Frustratingly, traffic hadn’t suddenly plummeted on a specific day, or even during a particular week or month. That would have help identify the cause; an algorithm update, a significant site change perhaps. No, this was gradual, over a period of a year, even allowing for seasonal variation in search behaviour.

With more analysis of a range of different search terms, we discovered a significant pattern; location searches for services (electrician Portsmouth) had suffered a drop, but location searches for events (exhibitions Portsmouth) had not.

That revealed the cause of the reduction in local organic traffic; Google had changed the way it presented search results for local searches.

More specifically, searches that represented physical and permanent locations such as shops, hotels, restaurants, accountants and Digital Marketing agencies were affected. Searches which represent temporary locations like fairs, concerts and such were not affected.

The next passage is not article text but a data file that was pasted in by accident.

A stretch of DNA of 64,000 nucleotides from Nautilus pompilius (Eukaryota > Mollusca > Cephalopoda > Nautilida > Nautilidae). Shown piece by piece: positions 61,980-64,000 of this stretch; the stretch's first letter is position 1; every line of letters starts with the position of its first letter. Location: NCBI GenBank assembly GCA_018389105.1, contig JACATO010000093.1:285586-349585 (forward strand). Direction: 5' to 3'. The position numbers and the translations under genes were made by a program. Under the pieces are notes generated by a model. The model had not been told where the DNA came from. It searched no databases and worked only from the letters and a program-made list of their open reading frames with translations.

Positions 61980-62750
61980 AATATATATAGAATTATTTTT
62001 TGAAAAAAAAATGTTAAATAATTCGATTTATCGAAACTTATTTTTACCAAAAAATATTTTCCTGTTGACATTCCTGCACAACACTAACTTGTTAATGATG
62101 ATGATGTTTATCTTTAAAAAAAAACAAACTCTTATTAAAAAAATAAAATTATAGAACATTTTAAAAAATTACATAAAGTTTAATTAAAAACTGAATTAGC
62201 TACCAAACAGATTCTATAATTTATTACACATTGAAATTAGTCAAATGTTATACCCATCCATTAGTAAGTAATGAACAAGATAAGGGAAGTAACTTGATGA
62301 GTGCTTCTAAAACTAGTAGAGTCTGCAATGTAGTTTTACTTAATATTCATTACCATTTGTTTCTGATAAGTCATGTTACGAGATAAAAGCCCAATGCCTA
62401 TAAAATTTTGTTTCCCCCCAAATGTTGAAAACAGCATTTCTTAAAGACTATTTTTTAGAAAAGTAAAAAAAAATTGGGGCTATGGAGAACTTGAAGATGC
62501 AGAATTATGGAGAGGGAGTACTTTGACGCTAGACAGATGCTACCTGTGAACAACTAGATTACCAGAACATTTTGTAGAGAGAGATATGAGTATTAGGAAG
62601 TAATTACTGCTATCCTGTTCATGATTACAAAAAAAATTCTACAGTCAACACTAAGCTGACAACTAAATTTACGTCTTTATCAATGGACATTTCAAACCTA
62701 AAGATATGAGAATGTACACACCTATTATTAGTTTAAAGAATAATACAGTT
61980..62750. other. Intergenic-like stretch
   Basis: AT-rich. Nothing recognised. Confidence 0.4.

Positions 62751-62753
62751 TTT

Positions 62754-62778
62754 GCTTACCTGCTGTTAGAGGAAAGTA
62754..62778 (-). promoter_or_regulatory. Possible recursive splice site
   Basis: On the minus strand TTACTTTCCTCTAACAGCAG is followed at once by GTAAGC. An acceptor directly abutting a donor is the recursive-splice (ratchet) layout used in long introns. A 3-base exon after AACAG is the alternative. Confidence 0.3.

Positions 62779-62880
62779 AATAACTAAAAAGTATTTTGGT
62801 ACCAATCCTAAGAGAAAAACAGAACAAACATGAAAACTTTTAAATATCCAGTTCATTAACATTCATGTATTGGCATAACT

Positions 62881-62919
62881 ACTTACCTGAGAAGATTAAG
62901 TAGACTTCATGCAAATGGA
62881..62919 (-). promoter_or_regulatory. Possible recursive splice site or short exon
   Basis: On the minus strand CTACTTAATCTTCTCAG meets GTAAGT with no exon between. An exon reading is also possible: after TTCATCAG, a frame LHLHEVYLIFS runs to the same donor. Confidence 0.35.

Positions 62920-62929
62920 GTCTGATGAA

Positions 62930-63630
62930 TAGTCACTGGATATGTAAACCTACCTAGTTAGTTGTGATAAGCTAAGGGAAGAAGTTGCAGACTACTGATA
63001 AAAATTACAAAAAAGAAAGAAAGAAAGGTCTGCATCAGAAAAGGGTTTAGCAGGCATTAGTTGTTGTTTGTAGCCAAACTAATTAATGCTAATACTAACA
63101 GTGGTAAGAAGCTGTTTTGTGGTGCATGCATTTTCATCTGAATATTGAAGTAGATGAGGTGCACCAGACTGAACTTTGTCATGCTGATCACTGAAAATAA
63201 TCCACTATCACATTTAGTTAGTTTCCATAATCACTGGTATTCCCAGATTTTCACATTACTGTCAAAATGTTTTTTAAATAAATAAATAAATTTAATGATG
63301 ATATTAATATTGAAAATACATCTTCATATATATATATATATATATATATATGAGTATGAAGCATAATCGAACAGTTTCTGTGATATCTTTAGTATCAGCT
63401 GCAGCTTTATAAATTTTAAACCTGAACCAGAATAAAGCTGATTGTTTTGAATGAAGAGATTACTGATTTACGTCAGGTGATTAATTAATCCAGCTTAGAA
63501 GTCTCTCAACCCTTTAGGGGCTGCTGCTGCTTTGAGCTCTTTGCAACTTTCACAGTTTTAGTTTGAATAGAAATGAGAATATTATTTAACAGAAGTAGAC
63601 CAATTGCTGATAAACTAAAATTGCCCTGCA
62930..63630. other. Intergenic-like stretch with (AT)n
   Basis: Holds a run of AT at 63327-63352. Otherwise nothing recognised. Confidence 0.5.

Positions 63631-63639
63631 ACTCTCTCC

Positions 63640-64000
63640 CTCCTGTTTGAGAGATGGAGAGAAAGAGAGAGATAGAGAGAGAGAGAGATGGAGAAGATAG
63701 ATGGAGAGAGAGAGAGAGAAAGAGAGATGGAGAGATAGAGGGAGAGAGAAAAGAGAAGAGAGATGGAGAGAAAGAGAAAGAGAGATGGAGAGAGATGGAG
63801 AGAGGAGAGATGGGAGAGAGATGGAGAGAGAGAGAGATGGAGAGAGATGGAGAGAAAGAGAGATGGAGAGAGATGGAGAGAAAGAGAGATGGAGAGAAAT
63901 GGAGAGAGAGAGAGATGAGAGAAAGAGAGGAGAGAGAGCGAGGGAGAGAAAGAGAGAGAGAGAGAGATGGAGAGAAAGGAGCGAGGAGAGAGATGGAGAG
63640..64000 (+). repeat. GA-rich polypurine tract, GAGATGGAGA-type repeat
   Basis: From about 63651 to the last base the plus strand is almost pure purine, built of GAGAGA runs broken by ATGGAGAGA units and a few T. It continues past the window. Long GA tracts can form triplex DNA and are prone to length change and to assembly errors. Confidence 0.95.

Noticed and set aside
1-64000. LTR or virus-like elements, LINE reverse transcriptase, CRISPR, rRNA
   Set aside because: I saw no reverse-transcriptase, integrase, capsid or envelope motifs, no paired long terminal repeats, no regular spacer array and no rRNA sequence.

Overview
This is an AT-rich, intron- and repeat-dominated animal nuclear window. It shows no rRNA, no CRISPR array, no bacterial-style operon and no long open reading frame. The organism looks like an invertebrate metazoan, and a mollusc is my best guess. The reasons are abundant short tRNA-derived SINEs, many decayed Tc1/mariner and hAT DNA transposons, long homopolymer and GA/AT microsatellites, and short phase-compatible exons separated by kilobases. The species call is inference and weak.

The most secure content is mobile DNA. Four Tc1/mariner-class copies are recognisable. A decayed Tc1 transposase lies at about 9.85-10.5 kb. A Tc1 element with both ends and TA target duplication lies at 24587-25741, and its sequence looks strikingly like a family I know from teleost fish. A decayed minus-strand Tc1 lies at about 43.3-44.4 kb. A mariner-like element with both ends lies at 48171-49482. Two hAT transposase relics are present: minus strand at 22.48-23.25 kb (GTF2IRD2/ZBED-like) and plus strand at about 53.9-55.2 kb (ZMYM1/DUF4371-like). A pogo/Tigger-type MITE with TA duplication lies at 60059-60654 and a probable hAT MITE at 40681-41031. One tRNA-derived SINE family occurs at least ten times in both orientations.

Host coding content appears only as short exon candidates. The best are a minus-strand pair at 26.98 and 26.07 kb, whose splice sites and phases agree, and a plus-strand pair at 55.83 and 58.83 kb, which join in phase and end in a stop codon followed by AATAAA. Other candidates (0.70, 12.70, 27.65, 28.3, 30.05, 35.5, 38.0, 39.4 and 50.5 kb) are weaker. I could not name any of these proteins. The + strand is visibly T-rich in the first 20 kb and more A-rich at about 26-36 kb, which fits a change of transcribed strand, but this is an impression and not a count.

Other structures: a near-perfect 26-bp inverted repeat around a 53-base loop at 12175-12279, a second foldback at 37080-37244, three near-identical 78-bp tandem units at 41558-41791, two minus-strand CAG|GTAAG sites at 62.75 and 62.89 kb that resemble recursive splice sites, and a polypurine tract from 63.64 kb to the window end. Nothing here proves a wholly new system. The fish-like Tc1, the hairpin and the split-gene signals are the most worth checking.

From 2016, Google subtly introduced changes to how local search results were presented; the Local Stack. Learn SEO with a Pro

What is the Local Stack?

You may have noticed that Google delivers different types of results for different types of queries:- “How to” searches are more likely to present video results.
– Product searches are more likely to present Google Shopping ads rather than standard AdWords text ads.
– Local searches are more likely to present local business results (or Google Maps results).